WILDERUN – Sleep at the Edge of the Earth

WILDERUN – Sleep at the Edge of the Earth

Feeling fortunate to embrace a wide variety of metal and living in a healthy local scene across the six states of New England, it’s bands like Wilderun that keep my hopes alive for metal’s future. This quartet hail from the Boston, Massachusetts area since 2008, releasing one previous full-length in 2012 with "Olden Tales & Deathly Trails". Stylistically imagine a fusion of folk metal, progressive strains, melodic death, and symphonic strains and that will give you a framework to "Sleep at the Edge of the Earth".

With 2 instrumentals bookending the main 7 tracks, there’s a lot of layers to engage with – especially when 4 of the tracks compile a saga called "Ash Memory". Everything from quieter, acoustic folk driven "Hope and Shadow (Ash Memory Part 2)" to the energetic, deathly gallop that permeates "Bite the Wound (Ash Memory Part 3)" keeps the interest going during this 20 minute plus segment of the record, Evan Berry and Wayne Ingram beyond their instrumental duties doubling up on all the clean melodies and death growls/ screams. Opeth, Ensiferum, and the majestic grace of Dan Swanö vocally comes to mind when taking in Wilderun – although there’s this sense of penetrating tranquility as the band moves through each measure, carefully constructing ideas in a way as to flow logically and not haphazardly.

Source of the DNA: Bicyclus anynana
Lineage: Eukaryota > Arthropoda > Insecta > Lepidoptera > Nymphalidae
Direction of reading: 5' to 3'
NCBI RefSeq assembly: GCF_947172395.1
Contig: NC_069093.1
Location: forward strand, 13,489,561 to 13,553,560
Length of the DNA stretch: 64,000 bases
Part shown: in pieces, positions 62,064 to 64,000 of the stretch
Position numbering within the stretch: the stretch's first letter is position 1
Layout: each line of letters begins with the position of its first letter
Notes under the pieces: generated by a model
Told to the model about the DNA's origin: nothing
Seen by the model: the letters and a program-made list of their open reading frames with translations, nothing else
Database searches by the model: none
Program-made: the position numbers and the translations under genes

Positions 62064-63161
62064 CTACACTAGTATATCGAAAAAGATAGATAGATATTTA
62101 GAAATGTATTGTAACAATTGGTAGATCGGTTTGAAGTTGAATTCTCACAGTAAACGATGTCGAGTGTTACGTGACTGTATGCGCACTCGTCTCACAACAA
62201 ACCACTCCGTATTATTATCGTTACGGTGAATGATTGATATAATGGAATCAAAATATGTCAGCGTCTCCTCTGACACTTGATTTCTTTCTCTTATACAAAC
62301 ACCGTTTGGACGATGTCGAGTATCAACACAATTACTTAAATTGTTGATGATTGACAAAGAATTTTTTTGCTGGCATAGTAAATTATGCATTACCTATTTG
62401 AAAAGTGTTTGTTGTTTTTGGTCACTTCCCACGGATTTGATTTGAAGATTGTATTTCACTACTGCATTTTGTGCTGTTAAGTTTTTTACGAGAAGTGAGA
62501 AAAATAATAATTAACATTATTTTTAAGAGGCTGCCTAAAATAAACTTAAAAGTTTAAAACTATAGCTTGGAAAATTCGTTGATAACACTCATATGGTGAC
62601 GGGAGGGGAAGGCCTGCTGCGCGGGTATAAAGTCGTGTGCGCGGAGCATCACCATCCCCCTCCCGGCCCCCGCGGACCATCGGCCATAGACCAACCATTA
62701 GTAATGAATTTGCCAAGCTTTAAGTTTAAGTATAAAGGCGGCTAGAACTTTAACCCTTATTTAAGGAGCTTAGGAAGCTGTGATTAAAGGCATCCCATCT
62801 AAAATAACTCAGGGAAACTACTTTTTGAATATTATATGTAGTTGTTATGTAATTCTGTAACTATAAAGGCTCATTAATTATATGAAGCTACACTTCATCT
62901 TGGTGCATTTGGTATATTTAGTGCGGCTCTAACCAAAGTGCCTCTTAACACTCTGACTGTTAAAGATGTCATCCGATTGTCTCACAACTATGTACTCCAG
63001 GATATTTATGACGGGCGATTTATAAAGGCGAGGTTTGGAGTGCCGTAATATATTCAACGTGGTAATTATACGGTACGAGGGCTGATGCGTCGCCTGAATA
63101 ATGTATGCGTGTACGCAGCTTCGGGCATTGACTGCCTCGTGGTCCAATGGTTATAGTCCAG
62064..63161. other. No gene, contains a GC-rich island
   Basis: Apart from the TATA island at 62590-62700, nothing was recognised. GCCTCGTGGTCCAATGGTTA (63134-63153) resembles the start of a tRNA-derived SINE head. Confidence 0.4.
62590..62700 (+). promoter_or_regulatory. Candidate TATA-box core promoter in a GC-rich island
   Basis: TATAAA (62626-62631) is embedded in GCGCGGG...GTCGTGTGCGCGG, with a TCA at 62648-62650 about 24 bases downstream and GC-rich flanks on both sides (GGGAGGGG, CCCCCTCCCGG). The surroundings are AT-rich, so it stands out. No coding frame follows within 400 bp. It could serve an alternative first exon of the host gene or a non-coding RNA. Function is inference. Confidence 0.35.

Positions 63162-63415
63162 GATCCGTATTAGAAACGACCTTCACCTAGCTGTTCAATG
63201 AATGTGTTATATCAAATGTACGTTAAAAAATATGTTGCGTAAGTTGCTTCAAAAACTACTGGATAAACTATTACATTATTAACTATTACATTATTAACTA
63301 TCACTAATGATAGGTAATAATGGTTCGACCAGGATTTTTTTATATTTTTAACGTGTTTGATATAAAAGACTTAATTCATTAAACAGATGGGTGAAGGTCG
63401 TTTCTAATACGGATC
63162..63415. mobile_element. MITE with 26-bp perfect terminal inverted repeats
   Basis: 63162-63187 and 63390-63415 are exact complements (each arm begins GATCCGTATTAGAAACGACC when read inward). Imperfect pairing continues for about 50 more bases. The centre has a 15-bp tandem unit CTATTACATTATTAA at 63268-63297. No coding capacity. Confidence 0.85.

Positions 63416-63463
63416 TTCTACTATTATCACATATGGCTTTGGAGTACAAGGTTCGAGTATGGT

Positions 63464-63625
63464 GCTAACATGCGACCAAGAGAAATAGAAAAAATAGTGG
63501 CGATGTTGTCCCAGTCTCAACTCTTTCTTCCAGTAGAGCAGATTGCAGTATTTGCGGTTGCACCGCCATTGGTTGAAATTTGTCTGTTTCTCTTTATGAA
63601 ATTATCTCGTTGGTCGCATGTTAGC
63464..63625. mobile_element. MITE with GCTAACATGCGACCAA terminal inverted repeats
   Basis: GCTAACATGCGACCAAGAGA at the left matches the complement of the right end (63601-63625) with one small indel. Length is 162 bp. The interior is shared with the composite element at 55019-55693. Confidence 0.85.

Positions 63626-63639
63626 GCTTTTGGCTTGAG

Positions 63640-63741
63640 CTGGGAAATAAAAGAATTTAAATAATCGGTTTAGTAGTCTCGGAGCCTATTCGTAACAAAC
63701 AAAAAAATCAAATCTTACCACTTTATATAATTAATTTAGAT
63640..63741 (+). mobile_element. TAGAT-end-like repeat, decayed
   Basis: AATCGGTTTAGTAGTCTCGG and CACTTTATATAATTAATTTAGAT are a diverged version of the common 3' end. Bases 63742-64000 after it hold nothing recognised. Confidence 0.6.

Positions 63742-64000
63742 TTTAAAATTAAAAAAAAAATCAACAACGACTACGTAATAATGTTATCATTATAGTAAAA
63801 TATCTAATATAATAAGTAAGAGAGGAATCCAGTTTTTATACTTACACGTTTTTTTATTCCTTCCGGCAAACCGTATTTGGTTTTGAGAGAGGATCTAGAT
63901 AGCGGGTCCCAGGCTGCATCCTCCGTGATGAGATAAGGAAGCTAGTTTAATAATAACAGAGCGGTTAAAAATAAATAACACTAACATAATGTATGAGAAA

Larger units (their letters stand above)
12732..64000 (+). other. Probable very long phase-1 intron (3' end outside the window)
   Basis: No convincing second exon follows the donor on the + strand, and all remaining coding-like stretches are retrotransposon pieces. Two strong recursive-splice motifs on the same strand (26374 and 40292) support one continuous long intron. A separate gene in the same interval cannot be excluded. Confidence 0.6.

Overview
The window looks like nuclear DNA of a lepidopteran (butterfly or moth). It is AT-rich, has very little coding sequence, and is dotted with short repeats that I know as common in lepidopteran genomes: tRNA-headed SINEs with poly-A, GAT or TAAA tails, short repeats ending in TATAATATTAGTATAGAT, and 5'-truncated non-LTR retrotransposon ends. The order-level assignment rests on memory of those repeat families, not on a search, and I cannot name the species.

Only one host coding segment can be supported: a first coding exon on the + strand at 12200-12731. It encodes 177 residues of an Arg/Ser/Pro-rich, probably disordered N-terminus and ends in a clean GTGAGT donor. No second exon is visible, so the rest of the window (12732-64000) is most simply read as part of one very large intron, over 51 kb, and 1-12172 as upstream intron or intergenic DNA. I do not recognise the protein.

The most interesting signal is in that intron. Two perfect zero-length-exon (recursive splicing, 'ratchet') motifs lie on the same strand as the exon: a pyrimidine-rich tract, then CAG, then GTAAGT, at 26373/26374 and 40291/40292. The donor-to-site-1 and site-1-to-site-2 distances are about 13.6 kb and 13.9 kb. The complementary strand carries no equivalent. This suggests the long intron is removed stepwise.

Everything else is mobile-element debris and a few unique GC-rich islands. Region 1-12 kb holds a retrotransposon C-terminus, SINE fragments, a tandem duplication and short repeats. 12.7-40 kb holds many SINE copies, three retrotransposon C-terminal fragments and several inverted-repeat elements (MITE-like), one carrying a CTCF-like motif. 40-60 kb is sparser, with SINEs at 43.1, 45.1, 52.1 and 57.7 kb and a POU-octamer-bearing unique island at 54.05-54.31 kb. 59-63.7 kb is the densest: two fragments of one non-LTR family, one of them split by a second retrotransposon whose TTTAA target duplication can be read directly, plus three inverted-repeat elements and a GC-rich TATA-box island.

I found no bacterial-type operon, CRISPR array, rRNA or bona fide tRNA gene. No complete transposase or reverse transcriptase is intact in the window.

The longer songs take the second half in more of an adventurous direction – "The Garden of Fire" featuring a lot of progressive death passages and incredible drumming time changes plus a super cool mandolin/banjo oriented nuance that changes the mood like a see-saw. The 11 minute plus "The Means to Preserve" opens with more sweeping symphonic/cinematic measures through the course of the up and down musical interplay – guitarists Evan Berry and Wayne Ingram lobbing about a number of runs and harmonies that keep the arrangement tumultuous and adrenaline fueled. 55 minutes later, you’ll be ready to hit repeat and seek out more of the subtleties that Wilderun place in the aural stream.

Being my first exposure to the group, I’m surprised that many of the bigger independents haven’t scooped up this act for their rosters. Based on their brief touring, Wilderun will not remain unsung for long – "Sleep at the Edge of the Earth" is a platter for the metal history books.